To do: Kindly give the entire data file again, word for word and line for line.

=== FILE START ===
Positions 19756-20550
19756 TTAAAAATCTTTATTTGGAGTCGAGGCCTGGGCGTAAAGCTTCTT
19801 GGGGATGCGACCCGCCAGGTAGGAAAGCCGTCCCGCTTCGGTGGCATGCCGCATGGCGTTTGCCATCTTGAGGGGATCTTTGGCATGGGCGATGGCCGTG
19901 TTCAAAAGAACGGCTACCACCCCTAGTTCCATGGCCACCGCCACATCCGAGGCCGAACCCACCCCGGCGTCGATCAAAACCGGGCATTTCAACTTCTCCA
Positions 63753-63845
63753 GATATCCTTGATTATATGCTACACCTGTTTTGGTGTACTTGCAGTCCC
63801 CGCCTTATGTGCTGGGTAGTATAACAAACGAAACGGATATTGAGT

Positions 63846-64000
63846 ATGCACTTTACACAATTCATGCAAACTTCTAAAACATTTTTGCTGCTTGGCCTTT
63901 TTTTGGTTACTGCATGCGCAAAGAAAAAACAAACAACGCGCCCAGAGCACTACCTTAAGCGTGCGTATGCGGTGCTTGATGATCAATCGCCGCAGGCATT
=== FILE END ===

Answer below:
Positions 19756-20550
19756 TTAAAAATCTTTATTTGGAGTCGAGGCCTGGGCGTAAAGCTTCTT
19801 GGGGATGCGACCCGCCAGGTAGGAAAGCCGTCCCGCTTCGGTGGCATGCCGCATGGCGTTTGCCATCTTGAGGGGATCTTTGGCATGGGCGATGGCCGTG
19901 TTCAAAAGAACGGCTACCACCCCTAGTTCCATGGCCACCGCCACATCCGAGGCCGAACCCACCCCGGCGTCGATCAAAACCGGGCATTTCAACTTCTCCA
Positions 63753-63845
63753 GATATCCTTGATTATATGCTACACCTGTTTTGGTGTACTTGCAGTCCC
63801 CGCCTTATGTGCTGGGTAGTATAACAAACGAAACGGATATTGAGT

Positions 63846-64000
63846 ATGCACTTTACACAATTCATGCAAACTTCTAAAACATTTTTGCTGCTTGGCCTTT
63901 TTTTGGTTACTGCATGCGCAAAGAAAAAACAAACAACGCGCCCAGAGCACTACCTTAAGCGTGCGTATGCGGTGCTTGATGATCAATCGCCGCAGGCATT